A group of 124 children undergoing open-heart surgery was followed prospectively in order to estimate the risk of cytomegalovirus (CMV) infection due to transfused blood.
Ninety-three patients (75%) had complement fixation (CF) titers of < 1:4 against CMV on admission. Of this seronegative subgroup, nine patients (9.7%) subsequently became infected with CMV. All nine showed seroconversion, and six were viruric 12-14 weeks after surgery. Comparative seroepidemiological studies of the hospital population showed that in the age ranges studied (3-16 yr), the infections seen in the study group represented a significant excess over expectation. This infection rate was consistent with a model of transmission by blood transfusion with a risk of 2.7% per unit but not proven.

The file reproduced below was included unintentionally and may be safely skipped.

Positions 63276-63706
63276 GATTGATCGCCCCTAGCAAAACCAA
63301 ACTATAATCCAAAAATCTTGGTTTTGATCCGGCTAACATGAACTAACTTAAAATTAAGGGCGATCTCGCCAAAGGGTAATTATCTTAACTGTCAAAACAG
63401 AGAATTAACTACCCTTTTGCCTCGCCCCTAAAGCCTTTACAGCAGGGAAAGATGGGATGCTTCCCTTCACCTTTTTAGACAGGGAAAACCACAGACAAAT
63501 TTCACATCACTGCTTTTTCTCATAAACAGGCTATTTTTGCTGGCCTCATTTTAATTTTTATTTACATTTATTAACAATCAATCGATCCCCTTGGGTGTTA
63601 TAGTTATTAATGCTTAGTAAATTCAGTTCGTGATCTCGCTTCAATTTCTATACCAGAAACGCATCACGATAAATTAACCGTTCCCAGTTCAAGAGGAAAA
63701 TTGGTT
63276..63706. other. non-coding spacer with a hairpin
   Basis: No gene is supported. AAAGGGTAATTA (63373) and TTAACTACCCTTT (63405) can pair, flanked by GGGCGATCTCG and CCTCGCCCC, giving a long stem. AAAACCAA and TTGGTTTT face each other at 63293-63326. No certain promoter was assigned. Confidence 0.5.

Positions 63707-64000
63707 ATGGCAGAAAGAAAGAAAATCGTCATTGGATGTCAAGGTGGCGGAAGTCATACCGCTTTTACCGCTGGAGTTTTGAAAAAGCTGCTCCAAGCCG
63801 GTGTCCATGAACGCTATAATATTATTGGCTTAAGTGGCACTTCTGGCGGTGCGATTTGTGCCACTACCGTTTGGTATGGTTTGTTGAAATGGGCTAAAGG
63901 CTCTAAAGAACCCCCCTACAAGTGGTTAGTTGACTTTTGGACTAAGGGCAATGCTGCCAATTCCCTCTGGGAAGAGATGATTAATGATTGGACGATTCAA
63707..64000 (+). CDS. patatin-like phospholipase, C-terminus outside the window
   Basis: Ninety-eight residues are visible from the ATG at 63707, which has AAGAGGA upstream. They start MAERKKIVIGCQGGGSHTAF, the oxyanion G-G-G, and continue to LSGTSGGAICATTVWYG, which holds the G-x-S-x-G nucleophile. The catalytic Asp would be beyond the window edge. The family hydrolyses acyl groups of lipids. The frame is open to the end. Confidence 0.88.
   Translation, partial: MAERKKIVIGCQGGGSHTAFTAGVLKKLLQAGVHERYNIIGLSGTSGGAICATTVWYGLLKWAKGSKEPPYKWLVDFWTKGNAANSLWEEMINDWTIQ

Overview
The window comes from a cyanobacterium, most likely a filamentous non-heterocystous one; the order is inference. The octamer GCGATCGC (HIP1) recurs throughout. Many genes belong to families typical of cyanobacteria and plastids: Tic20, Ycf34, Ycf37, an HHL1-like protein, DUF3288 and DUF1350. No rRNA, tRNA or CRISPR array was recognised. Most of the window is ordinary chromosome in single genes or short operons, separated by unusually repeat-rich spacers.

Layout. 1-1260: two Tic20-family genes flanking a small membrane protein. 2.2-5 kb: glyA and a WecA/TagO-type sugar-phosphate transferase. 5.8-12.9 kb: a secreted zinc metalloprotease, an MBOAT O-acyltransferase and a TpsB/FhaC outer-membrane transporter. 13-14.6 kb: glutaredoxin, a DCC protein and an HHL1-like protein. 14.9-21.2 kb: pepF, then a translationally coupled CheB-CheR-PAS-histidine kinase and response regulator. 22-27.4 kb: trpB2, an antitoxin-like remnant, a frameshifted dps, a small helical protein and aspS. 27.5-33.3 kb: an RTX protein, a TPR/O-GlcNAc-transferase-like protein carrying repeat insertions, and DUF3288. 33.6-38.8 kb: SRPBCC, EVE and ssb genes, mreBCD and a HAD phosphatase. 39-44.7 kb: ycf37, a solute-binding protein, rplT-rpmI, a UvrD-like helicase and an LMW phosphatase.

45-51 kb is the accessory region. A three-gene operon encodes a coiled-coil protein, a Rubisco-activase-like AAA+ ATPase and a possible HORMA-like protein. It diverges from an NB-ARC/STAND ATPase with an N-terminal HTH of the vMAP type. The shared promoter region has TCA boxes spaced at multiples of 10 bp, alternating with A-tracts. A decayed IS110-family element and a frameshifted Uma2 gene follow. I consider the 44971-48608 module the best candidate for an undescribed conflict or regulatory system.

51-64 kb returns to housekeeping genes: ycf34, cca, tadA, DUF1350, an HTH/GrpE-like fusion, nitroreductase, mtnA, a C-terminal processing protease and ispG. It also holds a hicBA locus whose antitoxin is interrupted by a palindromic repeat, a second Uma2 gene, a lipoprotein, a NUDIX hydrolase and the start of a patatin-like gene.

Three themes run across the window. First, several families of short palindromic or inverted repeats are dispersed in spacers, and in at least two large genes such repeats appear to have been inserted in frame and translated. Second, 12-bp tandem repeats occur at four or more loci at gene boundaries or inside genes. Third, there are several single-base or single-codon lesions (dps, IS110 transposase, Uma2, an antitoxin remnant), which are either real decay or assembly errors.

Thirty-one patients had CF antibody to CMV on admission. CMV was isolated from 14% of urines of seropositive children both before and after surgery, but only two patients showed CF antibody rises to CMV. Thus the frequency of CMV infection associated with open-heart surgery and transfusion could not be calculated in the seropositive subgroup.
CMV infection was not related to the primary diagnosis or to Down's syndrome.